If you’ve been in the job market for very long, you’ve probably experienced a variety of work cultures.  Some may have been terrific places to work, others not so much.

Here at HRM we do a lot of work helping organizations develop their cultures into being THE place to work, instead of just A place to work.  As a part of that, we get questions about what to do and where to focus for maximum impact.  To address this, we’re dedicating our next couple of blogs to some key concepts that we’ve learned about developing a great culture.

Where should you start?  In our experience, you start with the people of course!  Since people determine your culture, they are the best place to start.  Here’s how you can do it:

  • Know what you want. Take time to identify the way in which you will want people to treat each other, interact with customers, and get work done.  It may seem obvious, but identifying these competencies will not only help you find them, it will make it easier for you to measure performance and provide feedback and recognition later on.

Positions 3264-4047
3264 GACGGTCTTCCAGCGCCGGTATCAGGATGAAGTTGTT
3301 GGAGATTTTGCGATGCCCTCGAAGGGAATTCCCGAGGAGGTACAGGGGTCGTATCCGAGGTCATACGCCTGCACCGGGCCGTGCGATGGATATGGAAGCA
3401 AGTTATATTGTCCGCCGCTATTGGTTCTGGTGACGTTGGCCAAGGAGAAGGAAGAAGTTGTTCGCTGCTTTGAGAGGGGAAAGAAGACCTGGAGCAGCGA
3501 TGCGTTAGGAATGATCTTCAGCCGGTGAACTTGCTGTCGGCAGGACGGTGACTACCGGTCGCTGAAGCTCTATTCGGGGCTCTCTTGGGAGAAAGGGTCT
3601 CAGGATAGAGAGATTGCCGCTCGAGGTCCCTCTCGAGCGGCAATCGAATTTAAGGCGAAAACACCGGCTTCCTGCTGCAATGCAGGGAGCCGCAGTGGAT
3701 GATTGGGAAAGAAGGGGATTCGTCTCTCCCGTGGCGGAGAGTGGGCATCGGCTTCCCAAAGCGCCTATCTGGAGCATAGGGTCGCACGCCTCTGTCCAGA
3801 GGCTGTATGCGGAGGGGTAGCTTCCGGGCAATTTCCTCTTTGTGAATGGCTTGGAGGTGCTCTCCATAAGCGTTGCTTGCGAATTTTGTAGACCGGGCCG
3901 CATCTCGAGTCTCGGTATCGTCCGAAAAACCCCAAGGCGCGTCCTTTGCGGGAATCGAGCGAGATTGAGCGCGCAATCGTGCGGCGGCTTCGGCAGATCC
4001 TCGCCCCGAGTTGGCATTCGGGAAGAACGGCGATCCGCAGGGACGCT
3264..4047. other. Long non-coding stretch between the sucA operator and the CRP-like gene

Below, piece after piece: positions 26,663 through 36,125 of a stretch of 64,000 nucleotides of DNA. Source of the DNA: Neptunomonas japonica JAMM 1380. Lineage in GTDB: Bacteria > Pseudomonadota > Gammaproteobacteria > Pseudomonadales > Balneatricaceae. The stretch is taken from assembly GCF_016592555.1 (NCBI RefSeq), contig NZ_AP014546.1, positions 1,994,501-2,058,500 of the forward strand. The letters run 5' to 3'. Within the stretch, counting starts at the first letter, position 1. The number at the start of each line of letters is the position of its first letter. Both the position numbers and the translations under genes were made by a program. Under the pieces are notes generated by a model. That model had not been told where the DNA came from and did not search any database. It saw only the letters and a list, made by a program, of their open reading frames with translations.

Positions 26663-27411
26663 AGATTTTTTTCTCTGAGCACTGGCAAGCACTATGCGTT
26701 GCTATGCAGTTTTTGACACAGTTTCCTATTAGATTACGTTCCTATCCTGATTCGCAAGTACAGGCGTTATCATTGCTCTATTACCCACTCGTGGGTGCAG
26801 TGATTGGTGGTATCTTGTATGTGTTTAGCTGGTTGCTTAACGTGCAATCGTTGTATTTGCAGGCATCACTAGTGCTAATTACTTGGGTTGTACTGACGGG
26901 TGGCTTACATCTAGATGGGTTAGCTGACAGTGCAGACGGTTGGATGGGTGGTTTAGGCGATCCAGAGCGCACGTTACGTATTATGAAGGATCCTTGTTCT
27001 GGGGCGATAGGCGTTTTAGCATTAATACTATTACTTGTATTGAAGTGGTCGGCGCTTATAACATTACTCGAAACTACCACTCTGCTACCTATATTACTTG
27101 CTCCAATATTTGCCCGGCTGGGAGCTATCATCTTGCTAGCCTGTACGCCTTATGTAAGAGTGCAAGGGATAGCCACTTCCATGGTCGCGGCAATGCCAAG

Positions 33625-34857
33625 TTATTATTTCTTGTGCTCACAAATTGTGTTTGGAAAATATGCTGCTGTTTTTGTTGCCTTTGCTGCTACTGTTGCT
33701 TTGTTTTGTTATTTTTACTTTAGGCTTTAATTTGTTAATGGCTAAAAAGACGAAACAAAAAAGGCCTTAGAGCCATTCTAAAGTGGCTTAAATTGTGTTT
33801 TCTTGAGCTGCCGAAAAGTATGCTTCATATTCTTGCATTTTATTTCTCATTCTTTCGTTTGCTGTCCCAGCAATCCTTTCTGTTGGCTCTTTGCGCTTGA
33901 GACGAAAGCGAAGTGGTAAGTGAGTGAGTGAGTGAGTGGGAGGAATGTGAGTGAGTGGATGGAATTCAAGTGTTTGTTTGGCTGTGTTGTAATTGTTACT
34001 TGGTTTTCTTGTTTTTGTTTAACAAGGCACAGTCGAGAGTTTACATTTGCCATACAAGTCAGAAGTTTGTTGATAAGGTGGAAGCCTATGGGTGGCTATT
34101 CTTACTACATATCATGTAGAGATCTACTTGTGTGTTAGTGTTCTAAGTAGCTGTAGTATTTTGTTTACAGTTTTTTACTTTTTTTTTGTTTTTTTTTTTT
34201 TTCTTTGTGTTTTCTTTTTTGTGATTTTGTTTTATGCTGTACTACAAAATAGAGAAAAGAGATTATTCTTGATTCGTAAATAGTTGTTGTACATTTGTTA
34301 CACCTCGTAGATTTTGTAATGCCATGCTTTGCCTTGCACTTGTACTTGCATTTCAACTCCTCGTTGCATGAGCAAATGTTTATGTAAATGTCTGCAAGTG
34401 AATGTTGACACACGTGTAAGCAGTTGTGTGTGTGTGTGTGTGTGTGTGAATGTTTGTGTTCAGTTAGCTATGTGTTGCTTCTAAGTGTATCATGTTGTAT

• Select well. Take the time in your selection process to evaluate the competencies you need for the role.  Use tools like structured interviews, work samples, personality inventories, and role plays to see if candidates really have what you need.  Like your unstructured free flowing interview?  They may be fun to do, but with an average 14% validity rating, they’re a terrible way to choose your next employee.  Take the time to developing a system for doing this well.
  • Do check references. I know that people will tell you that companies don’t share this, but I haven’t found a truly great candidate yet who couldn’t readily produce the cell number of his/her former supervisor.  If they can’t share that, they probably aren’t the kind of performer that you need.
  • Make core values and expectations clear. Once you’ve hired, talk about the core values you’ve identified with your team on a regular basis.  Recognize when people do the right thing and nudge them along when they don’t.
  • Address mismatches. Sometimes the seemingly perfect candidate just doesn’t work.  If it’s not working, don’t wait.  Take action to change the behaviors or remove the person from the team.  While it’s difficult to make those hard decisions, its worse to leave them fester.

When focusing on culture, look to hire the best people you can find.  The trick?  Knowing what you need from the role and not settling until you find it.

Want to know how your culture measures up?  Let our Cultural Insights process provide you with meaningful data and professional recommendations for developing the right culture for your organization.

Up next?  Creating the right work environment

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